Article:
When is a speed trap not a speed trap?

A new police chief in Georgia is pleased to learn that the department he took over has been cleared of running a speed trap. A local TV station reports. (Warning: autoplay video. Why isn’t that illegal?)

Despite not running a speed trap, he may still be running a speed trap.

Jacksonville is a dot on the map at the intersection of two state highways. According to Wikipedia it has 140 residents and the world’s largest bass was caught nearby.

Where I live it wouldn’t even have its own police department. The speed limit drops to 35 for no apparent reason entering town. It is exactly the kind of place you expect to be a speed trap.

But what is a speed trap? “Speed trap” is a slippery phrase. It covers everything from fabricating evidence to giving somebody an unwanted ticket.

My personal definition includes both overly aggressive enforcement and unreasonably low speed limits. The second part can be defined reasonably objectively, because there are standards for setting speed limits. (I mean, other than the usual “ask the mayor what he wants.”)

The TV station didn’t use my definition or yours. It used the definition in Georgia law, which specifically defines what is an illegal speed trap.

The law says police need a state permit to use radar. While this rule is intended to prevent radar enforcement of unreasonably low speed limits, it does not prohibit such enforcement. It merely requires a permit from the DOT. The DOT can deny a permit based on improper speed limits, but that is discretionary.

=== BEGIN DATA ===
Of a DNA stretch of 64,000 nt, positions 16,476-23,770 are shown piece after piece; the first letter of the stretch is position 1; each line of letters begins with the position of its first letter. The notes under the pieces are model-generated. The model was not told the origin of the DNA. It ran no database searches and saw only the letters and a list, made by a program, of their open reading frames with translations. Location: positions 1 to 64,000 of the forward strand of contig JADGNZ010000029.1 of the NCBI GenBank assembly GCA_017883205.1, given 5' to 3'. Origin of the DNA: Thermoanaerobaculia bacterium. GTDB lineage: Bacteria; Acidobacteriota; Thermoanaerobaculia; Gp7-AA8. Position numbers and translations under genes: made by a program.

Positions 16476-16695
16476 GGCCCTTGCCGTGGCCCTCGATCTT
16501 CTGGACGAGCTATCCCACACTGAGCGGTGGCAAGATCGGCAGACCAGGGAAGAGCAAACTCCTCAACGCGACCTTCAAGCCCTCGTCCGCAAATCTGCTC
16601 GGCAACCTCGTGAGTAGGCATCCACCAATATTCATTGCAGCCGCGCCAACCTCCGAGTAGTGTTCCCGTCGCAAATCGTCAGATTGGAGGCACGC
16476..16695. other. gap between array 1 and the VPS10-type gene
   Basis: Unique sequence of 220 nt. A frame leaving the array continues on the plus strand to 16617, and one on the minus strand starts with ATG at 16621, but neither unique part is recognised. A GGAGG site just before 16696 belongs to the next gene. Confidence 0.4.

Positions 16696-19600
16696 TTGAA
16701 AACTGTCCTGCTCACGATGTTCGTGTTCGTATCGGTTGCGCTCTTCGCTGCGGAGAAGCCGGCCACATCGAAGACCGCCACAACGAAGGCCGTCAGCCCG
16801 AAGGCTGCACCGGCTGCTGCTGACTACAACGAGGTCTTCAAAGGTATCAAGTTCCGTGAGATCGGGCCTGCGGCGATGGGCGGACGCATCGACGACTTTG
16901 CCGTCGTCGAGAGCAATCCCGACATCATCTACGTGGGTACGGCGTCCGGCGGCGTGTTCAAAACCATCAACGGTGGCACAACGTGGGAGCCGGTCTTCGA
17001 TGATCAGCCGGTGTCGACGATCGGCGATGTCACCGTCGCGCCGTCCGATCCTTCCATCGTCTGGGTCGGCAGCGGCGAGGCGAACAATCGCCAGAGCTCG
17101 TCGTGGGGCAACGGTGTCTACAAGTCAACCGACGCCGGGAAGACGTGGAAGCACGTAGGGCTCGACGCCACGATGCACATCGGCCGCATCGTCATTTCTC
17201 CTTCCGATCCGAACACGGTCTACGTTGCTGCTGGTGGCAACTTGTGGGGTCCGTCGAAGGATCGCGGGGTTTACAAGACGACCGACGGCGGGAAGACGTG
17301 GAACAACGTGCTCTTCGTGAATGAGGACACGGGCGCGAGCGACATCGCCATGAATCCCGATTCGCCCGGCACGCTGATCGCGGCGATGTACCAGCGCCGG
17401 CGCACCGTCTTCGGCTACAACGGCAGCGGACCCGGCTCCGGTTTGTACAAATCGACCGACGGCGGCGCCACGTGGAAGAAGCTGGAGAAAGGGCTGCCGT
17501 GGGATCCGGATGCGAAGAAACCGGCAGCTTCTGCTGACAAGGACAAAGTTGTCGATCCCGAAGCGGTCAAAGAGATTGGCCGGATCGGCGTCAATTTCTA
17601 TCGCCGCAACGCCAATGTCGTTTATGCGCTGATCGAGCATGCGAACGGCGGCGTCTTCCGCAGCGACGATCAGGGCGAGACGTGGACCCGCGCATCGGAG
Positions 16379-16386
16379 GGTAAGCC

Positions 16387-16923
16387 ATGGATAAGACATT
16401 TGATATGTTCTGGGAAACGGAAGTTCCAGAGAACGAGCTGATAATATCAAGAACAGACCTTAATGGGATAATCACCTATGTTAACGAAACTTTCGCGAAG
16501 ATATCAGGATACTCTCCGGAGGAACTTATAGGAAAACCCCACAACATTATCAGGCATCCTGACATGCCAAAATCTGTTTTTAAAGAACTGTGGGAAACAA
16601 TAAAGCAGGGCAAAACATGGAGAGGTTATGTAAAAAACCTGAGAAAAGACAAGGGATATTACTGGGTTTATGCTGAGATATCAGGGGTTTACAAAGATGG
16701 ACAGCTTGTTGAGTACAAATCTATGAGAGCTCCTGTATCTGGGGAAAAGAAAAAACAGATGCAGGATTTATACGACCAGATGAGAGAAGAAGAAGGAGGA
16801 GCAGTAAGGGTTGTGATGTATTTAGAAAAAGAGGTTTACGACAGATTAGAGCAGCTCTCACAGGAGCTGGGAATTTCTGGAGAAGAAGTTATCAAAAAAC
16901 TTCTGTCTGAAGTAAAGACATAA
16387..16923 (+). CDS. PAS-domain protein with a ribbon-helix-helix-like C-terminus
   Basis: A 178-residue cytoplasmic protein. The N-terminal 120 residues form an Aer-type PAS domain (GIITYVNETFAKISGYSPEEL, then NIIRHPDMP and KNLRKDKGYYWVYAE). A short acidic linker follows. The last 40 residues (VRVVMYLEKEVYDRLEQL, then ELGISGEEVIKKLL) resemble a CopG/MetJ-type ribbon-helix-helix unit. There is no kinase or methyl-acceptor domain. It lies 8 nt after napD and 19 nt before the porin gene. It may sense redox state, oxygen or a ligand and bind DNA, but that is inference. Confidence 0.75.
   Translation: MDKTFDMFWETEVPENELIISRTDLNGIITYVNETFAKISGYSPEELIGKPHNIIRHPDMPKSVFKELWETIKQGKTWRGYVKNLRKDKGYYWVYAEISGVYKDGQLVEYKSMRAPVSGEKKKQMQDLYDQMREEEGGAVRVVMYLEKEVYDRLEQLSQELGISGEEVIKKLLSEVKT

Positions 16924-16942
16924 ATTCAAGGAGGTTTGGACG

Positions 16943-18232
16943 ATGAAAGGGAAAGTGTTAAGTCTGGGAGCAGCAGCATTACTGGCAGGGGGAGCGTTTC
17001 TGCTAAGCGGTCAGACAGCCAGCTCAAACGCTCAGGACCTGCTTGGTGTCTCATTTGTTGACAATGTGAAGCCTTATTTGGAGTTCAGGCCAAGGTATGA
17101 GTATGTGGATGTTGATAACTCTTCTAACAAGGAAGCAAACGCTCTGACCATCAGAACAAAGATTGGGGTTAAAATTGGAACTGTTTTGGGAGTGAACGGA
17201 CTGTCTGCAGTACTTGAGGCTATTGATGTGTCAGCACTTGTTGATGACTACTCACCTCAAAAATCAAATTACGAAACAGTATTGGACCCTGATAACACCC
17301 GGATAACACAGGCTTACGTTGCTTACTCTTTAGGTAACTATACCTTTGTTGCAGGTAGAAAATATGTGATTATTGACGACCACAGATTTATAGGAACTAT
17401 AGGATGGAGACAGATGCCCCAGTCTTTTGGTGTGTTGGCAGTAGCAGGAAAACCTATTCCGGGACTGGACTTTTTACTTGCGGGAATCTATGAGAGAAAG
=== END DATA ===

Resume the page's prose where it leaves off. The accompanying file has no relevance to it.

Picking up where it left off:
The police force had the proper permit.

Another law prohibits raising too much revenue from speeding tickets. This rule is intended to deter revenue-based enforcement, but it does not prohibit revenue-based enforcement. It sets limits on the amount of revenue.

The city did not report collecting more revenue than legally allowed.

A state law prohibits use of unmarked cars for traffic enforcement. But the law doesn’t require local police to use high-visibility markings. It is sufficient to have four inch high letters with the name of the department. Drivers are responsible for distinguishing “Jacksonville Plumbing” from “Jacksonville Police.”

The city’s police car was legally marked.

The state didn’t find any evidence of enforcement at illegal places, from hiding or too close to a speed limit reduction… but they wouldn’t.

The allegations of extortion were outside the jurisdiction of the DOT.

On the present state of the evidence we can say there is no good evidence that Jacksonville, Georgia is running an illegal speed trap.

I have no idea if it’s a safe place to drive.

The opinions expressed in this post belong to the author and do not necessarily represent those of the National Motorists Association or the NMA Foundation. This content is for informational purposes and is not intended as legal advice. No representations are made regarding the accuracy of this post or the included links. The author is from the North and doesn’t “get” sweet tea.

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